Today will be a day of great emotion for me.

My own daughter Helen…is being trained to be a Girls on the Run coach.

When I started Girls on the Run in 1996, she wasn’t born yet.

While I was pregnant with her, (I knew I was having a little girl), I wrote the piece that follows for our local newspaper. Runner’s World picked up on the program as did four very brave women who attended our first ever Girls on the Run training in August of 1998. I was SO pregnant and it was SO hot, and I was SO elated.

At that point, in my life I hadn’t experienced anything quite so beautiful, as being pregnant with a little girl and expanding (in more ways than one might I add :)) the program that was so dear to my heart to four cities outside my own.

Well, I can say that TODAY is as beautiful a day and one that brings me more joy than I thought possible.

Helen, my girl, I am proud of your strength, your courage and most of all your willingness to, as this piece first introduced to the world, shatter the Girl Box and choose a life defined by no one but You!!! Go get ’em.

Here’s that article:

” In 1976, I bought my first pair of running shoes. I was fifteen, and like most girls that age, trying to figure out who I was inside a changing body. I desperately wanted to fit in with the popular crowd, but I couldn’t fit into the box it placed over my spirit. The box told me things I knew in my heart weren’t true: That the way I behaved and looked was more important than who I was inside. That being a woman meant being quiet and submissive. That having a boyfriend meant having to mold my body and actions to meet prescribed cultural standards. But I stepped in anyway. The years I spent trying to mold my thoughts, body, lifestyle and being into what the box required were extremely painful.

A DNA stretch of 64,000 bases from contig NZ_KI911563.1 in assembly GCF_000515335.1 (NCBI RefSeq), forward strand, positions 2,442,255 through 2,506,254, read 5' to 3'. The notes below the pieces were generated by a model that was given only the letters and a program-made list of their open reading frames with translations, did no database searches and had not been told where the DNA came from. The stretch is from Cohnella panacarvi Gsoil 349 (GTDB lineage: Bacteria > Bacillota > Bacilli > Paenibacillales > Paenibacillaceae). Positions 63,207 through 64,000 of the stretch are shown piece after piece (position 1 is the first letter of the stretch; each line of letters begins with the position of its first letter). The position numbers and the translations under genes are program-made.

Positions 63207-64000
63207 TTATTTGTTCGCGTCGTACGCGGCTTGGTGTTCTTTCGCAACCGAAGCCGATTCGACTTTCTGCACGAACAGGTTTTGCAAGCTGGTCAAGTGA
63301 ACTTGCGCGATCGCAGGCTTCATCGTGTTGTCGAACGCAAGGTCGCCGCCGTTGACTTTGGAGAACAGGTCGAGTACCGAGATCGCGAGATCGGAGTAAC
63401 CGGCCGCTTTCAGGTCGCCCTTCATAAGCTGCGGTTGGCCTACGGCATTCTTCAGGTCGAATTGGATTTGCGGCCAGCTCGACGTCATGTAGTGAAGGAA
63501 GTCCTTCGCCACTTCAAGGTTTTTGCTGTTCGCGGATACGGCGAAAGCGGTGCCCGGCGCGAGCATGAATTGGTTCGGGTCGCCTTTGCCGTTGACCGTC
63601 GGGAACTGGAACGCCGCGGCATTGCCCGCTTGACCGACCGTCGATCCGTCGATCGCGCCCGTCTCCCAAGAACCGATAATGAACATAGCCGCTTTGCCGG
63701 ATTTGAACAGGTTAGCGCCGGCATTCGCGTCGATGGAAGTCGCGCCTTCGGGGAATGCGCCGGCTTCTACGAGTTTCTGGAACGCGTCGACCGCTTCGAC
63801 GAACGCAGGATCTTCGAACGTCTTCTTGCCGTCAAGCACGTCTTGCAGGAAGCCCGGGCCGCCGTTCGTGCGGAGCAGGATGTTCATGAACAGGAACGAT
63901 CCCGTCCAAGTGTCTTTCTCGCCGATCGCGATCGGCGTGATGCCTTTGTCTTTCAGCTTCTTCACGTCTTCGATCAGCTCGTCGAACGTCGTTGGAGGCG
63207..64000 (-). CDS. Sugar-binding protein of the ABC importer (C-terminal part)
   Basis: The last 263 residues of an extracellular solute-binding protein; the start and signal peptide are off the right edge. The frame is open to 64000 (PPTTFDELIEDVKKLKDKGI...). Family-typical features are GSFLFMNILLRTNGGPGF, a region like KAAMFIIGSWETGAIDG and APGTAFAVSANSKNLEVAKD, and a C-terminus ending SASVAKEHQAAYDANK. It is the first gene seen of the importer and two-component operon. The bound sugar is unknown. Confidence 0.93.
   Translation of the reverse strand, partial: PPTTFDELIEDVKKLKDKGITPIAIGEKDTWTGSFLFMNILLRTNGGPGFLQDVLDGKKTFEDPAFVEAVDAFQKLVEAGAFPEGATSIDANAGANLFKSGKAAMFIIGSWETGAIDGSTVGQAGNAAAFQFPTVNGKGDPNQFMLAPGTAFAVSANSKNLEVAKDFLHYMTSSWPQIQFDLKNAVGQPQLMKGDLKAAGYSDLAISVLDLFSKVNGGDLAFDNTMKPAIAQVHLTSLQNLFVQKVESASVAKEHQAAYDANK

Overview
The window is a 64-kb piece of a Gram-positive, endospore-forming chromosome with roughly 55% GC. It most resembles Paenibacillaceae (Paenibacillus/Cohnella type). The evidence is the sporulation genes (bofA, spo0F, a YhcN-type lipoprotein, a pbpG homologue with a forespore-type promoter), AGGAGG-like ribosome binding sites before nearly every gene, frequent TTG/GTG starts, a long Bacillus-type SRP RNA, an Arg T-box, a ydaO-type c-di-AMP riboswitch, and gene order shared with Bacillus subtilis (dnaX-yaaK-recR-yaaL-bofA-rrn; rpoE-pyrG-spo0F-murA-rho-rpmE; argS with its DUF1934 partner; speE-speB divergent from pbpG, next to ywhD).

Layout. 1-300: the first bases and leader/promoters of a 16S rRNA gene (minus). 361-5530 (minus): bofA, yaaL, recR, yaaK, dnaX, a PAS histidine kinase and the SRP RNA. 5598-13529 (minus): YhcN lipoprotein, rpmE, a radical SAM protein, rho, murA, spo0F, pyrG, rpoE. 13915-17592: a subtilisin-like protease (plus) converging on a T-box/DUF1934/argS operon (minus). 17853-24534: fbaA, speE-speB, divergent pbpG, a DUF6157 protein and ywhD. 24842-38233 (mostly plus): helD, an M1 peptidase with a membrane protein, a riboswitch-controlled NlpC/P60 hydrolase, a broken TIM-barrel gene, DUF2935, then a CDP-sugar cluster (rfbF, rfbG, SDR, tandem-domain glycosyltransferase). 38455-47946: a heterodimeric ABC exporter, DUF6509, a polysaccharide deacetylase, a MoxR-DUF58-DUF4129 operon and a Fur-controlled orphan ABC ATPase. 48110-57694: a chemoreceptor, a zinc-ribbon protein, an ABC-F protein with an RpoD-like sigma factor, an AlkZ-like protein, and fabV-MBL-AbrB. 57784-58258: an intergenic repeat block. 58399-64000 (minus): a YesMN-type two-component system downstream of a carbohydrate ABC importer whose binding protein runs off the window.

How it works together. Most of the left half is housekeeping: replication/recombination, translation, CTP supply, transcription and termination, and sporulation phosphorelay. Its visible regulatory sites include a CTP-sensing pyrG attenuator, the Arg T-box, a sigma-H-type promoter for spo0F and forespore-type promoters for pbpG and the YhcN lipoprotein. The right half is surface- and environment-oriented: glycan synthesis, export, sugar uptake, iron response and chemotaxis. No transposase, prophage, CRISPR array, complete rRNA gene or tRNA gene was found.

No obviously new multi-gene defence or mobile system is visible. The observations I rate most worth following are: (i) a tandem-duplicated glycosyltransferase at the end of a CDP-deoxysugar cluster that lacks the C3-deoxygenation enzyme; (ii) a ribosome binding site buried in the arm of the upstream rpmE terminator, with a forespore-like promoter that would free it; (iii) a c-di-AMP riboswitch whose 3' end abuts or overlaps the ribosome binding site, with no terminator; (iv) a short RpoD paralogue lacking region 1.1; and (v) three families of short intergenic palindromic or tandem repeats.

So I ran. I’d put on my running shoes and head for the woods, the streets, wherever my feet would take me. I felt strong. Beautiful. Powerful.

July 7th, 1993 – I remember it well. I put on my running shoes and went for a sunset run. I am not sure during what point of the run the box disappeared, but like a glass womb, it shattered around me and pushed me out, born to an entirely new freedom. It was a moment of personal awakening.

A year later, I began to write the Girls on the Run curriculum. The concept, however, was born long before. It was born in 8th grade when a boy in my class told me that I looked like a boy. It was born when a young woman, weighing 85 pounds and starving herself, told me she needed to lose weight to be beautiful. It was born when a pregnant thirteen-year-old and I took a long walk in the woods.

Girls on the Run is a lot more than a running program. It will, I believe, lead to an entire generation of girls living peacefully and happily outside of the Girl Box.

In the year 2030, I’ll be 70. My daughter will be 32. If I have anything to say about it, she will never have to climb out of the Girl Box. Girls on the Run will shatter these constraints, like the spirit did for me that July night and help her and other girls feel comfortable simply being themselves.”

(Helen is second from the right.)